James Di Vouagine

, a celebrated Dominican, so called from the place of his birth in the state of Genoa, was born about 1230. He was provincial and counsellor of his order, and afterwards appointed archbishop of Genoa, by pope Nicholas IV. 1292. He ruled his church with great wisdom and prudence, held a provincial council in 1293, and died July 14, 1298. He left a “Chronicle of Genoa,” published in tom. XXVI. of the collection of Italian authors by Muratori; a great number of “Sermons,1589, and 1602, 2 vols. 8vo, and other works; among the most celebrated is a collection of legends of the saints, known by the name of “The Golden Legend;” the first edition is Cologna, 1470, fol. scarce; the Italian translation, Venice, | 1476, fol. is also very scarce, as is the first edition of the French translation by John Batallier, Lyons, 1476, folio. This work contains so many puerile and ridiculous fables, that Melchior Cano said, “the author had a mouth of iron, a heart of lead, and but little wisdom, or soundness of judgment.1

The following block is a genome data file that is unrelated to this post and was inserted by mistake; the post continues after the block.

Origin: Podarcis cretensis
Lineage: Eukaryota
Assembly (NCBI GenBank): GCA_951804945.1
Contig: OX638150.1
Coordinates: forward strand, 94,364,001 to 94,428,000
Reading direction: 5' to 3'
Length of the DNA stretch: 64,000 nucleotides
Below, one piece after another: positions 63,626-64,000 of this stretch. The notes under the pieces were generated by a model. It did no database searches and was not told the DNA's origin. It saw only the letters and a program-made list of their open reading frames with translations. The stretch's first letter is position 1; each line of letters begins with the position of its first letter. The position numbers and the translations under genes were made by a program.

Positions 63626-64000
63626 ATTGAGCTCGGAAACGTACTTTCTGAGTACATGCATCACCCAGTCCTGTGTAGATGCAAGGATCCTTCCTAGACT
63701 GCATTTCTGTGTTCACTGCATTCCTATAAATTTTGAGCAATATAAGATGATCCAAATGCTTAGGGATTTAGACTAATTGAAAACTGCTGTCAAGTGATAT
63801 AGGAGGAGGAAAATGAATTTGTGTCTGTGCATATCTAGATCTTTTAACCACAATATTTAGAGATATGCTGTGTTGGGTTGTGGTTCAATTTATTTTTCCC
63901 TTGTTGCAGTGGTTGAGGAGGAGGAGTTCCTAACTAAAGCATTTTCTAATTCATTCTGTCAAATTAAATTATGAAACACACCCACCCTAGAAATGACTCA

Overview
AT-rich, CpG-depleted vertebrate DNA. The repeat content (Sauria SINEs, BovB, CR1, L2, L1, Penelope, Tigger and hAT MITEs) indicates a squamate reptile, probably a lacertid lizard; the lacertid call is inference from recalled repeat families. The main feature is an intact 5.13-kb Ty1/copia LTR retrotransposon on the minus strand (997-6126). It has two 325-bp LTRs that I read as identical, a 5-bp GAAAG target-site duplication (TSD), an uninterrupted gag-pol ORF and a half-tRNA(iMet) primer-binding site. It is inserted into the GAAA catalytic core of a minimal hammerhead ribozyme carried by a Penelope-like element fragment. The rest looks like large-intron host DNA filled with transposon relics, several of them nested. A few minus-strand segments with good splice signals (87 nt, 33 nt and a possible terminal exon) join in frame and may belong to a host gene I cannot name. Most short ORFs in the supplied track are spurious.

Cave.Dupin.Moreri. Saxii Onotnast.